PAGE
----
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Scientific Chronicle.


The International Congress of Catholic Scientists will meet in Paris on the 8th of this month.

The brief of his Holiness issued last May, the untiring exertions of Mgr. d'Hulst, President of the Paris Catholic University, and the prompt coöperation of scientists of many lands have combined in assuring for it a splendid success.

The organizing committee of the Congress, Mgr. d'Hulst presiding, had a meeting on November 22d, 1887. It was then officially announced that 430 favorable answers had been received, 285 from France, and 145 from other countries. The list of honorary members enrolled up to that date contained 162 names of eminent men, among them over 40 cardinals. It was also announced at the same meeting that papers to the number of 60 on various scientific topics had already been handed in to the Chairman. This encouraging state of affairs at a date so far in advance of the meeting of the Congress, gave bright promise of the favorable auspices under which the event itself would be inaugurated. We look forward then with lively interest to the reports of the transactions of the Congress, feeling confident that, once more, practical proof will be given of the benefits which science derives from the safe-guard of religion.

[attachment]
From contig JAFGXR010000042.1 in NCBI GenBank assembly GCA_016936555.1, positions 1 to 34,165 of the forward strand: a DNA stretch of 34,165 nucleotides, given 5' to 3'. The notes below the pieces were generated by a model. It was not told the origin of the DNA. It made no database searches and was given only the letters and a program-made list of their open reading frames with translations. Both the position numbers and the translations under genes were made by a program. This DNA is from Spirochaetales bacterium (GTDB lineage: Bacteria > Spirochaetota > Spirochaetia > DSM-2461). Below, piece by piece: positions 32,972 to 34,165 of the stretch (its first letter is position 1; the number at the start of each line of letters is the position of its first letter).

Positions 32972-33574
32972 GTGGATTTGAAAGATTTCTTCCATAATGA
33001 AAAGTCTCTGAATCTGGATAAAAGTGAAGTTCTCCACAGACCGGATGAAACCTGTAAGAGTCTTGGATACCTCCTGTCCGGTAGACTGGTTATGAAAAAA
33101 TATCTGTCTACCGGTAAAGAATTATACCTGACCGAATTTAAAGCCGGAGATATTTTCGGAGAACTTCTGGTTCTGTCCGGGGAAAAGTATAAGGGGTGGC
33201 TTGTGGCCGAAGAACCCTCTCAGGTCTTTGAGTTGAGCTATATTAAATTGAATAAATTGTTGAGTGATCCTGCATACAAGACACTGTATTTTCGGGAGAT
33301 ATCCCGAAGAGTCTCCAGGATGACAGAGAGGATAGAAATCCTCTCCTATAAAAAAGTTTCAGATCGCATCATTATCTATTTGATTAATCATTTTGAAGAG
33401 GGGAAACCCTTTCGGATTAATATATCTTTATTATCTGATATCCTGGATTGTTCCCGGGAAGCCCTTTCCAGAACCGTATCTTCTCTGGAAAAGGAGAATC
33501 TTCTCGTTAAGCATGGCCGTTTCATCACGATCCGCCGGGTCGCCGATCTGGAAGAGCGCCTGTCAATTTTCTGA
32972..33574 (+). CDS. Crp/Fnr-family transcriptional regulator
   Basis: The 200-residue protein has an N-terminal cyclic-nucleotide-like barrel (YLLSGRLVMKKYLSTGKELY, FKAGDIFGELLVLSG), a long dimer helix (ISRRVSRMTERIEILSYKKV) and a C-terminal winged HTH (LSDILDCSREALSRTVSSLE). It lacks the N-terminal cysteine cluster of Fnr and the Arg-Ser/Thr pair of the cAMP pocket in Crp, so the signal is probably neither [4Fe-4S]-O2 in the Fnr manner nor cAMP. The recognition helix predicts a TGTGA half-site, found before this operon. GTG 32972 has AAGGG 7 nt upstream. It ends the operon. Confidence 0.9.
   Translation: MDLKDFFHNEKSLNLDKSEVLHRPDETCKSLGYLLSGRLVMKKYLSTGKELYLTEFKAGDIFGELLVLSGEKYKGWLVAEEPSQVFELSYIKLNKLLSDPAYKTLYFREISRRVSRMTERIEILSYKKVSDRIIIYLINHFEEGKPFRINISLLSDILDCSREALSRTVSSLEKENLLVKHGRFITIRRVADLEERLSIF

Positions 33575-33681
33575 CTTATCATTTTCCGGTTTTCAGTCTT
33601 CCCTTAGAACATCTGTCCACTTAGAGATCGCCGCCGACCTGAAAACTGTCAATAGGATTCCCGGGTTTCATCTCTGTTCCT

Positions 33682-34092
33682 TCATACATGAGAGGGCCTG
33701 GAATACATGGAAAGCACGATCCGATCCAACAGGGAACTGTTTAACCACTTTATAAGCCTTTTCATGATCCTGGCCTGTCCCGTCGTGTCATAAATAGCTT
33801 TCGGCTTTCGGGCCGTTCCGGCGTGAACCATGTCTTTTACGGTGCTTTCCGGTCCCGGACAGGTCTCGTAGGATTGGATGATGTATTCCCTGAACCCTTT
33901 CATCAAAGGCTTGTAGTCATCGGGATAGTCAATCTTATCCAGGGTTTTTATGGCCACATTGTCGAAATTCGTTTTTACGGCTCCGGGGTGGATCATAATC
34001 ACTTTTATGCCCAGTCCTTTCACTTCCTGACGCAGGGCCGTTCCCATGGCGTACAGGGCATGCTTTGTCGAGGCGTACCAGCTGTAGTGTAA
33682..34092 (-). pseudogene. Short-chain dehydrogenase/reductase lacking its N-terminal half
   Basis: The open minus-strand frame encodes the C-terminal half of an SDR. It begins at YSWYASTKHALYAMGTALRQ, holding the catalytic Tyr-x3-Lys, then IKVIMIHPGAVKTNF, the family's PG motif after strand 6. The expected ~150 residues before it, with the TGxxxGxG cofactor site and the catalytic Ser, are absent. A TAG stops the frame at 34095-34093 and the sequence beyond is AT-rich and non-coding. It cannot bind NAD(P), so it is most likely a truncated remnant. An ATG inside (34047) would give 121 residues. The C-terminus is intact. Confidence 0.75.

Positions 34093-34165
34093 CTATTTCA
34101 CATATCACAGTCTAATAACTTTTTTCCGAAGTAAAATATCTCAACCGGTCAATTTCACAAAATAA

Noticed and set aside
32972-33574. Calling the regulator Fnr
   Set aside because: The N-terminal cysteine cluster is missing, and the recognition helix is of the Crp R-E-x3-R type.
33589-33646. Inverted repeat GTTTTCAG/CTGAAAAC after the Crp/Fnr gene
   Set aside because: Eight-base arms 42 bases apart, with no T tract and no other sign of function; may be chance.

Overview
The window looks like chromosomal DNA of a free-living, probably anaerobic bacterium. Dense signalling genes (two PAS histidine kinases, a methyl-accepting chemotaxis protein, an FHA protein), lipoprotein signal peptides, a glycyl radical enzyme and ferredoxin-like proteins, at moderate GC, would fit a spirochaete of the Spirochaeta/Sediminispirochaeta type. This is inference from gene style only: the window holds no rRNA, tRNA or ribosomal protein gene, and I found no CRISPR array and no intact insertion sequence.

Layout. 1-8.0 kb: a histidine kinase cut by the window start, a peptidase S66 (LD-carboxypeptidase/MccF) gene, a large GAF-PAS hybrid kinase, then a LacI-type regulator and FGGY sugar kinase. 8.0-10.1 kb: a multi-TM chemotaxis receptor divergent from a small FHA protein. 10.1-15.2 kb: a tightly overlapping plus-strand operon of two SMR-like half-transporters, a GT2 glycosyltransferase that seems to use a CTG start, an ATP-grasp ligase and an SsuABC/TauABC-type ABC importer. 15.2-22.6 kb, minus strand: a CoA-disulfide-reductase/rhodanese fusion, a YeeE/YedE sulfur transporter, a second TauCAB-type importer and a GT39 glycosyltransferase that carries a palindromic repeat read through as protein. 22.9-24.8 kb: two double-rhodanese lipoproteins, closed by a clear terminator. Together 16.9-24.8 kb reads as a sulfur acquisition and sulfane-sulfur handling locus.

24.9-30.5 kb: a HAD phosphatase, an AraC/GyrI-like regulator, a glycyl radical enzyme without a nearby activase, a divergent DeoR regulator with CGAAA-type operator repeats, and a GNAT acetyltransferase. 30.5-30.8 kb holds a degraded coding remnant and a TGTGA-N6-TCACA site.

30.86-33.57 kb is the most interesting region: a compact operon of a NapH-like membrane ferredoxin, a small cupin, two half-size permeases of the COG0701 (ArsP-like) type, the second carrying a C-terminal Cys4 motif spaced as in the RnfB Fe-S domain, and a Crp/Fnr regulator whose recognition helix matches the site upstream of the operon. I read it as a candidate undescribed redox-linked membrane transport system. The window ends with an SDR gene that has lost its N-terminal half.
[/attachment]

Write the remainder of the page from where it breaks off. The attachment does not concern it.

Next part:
There is one subject which we would especially desire to see taken in hand by some of the able men whom the Congress will bring together ; we mean the refutation of Darwinism. A baneful and growing fashion is at present in vogue amongst a large class, particularly of English and German speaking scientists, of declaring themselves Darwinists even when the profession seems altogether foreign to the matter with which they are dealing. We could not understand, for instance, why an eminent mathematician such as Prof. Sylvester is known to be, should make a profession of faith of this kind in the course of a purely mathematical article, which some time ago appeared under his name. The origin of the fashion would seem to be, that not a small portion of the scientific press of these countries systematically ignores whatever does not emanate from a Darwinian source.